'Unholy City': Detroit native writes third mystery featuring Detective Claire Codella

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By Kurt Anthony Krug
Legal News

Novelist Carrie Smith listens to what her characters tell her to do.

“When I write books, I follow the characters. They act in certain ways, and there are consequences. In many ways, I’m like my readers. I have to figure out what these characters are up to so I can finish the book,” Smith explained about her latest novel “Unholy City: A Claire Codella Mystery” (Crooked Lane $25.99).

 “Unholy City” marks Smith’s third novel featuring Codella, a detective for the New York City Police Dept. In “Silent City” – Smith’s debut novel – Codella returns to the job after battling cancer. In “Forgotten City,” Smith revealed more of Codella’s traumatic past. Codella also enters into a romantic relationship with her fellow detective, Brian Haggerty.

“She’s been stripped down by cancer. She’s looked back at the terrible childhood she had and made her peace with it. And she’s finally allowed someone else to get close to her,” said Smith, who quickly added: “Of course, that’s not to say she won’t have future challenges… In this third book, I wanted readers to see Codella back to full strength, free from her past demons, taking on the most complex case of her career.”

“Unholy City” opens with the bloody body of churchwarden Philip Graves lying in the herb garden of St. Paul’s Episcopal Church on Manhattan’s Upper West Side just two days before Good Friday. At first, his murder seems to be a random act of big city violence. However, Codella soon realizes Graves’ death was the result of a meticulously calculated ploy perpetrated by someone he knew.

Five vestry members, the church choir director, and 10 homeless men asleep in the church basement were in the vicinity during the time of the murder. Any one of them could have done it. Working with Haggerty, Codella must find out what Graves did to deserve such a brutal death, while trying to salvage her relationship with Haggerty along the way.

“The church community in ‘Unholy City’ is no more homogeneous than any other microcosm within this vast city. I’m writing about a diverse group of people attracted to one little Upper West Side church for a wide range of reasons that go beyond religious beliefs and traditions,” explained Smith. “In ‘Unholy City,’ St. Paul’s is a neighborhood institution with a long legacy of community service and social justice.
But forces are chipping away at the church’s ability to sustain its identity, and this historical legacy becomes an important element in the plot.”

A Detroit native and University of Michigan alumna, Smith channeled Agatha Christie, godmother of the mystery genre, when writing this novel.

“In fact, there’s a reference to a particular Agatha Christie novel in a conversation between Codella and one of the suspects early in the book. It’s actually a little clue—but I’m not going to say anymore,” said Smith. “‘Unholy City’ is a bit different from ‘Silent City’ and ‘Forgotten City.’ It’s a locked room mystery. All of the suspects are contained in one location at the time of the murder. Codella enters the scene and must dig into the events of the night and into their personal lives to figure out who the killer is. Each suspect had to have a very different and convincing motivation – something they were willing to protect at all costs.”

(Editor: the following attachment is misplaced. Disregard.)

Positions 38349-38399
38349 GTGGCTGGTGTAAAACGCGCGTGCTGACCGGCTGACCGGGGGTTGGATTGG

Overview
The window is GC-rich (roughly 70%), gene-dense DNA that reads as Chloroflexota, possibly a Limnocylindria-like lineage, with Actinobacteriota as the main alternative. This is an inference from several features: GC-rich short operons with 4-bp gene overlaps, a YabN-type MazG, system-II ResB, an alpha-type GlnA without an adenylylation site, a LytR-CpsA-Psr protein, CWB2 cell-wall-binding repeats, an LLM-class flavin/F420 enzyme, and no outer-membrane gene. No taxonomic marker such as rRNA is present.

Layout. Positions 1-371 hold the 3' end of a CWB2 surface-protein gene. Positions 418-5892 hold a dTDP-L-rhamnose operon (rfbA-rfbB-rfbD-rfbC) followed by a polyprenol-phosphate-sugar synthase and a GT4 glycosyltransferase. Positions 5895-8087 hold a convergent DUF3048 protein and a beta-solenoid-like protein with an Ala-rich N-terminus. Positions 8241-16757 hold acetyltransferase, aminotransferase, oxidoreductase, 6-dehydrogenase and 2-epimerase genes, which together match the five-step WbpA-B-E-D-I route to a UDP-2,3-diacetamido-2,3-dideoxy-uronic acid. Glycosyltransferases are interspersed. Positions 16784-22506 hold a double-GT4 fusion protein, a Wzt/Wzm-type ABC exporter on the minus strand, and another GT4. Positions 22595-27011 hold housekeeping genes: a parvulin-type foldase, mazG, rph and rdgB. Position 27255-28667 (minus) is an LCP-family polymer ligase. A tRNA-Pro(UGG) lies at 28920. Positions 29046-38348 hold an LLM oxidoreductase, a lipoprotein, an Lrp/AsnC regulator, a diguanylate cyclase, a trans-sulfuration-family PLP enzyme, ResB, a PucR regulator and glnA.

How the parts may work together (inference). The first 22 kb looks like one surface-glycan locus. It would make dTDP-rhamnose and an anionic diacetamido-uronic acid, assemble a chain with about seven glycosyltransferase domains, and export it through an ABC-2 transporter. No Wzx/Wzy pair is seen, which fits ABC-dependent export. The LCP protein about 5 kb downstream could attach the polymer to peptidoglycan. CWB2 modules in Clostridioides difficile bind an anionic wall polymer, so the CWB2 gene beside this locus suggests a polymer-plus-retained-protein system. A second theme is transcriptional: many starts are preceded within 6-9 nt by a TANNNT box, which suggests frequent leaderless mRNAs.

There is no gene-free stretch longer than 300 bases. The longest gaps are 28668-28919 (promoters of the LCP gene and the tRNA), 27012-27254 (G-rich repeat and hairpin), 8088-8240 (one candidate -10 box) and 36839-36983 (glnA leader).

According to Smith, St. Paul’s is a fictional church that was inspired by an actual Upper West Side church in Manhattan called St. Michael’s, which has existed on the same site for more than 200 years. It was founded in 1807, when the Upper West Side of Manhattan was part of the rural Bloomingdale District where wealthy New Yorkers who lived in the city had summer estates overlooking the Hudson River. Pew holders at Trinity Church on Wall Street built St. Michael’s as a place to worship during the summer. The congregation also had an interesting connection to Seneca Village, the small community of free African-Americans that existed during the mid-1800s in part of what is now Central Park. The parishioners of St. Michael’s helped the Seneca Village residents build their first church.

“Well, of course all of the Codella novels take place in New York City, and I love to ground these fictional stories into an authentic backdrop,” said Smith. “My ideas develop gradually. First, I settled on the setting of this neighborhood Episcopal church. I visualized the victim and the manner of death. Then I began to think about all the characters who could populate that church and be suspects. And once those characters started to live in my head, they kind of told me what was going to happen.”

 

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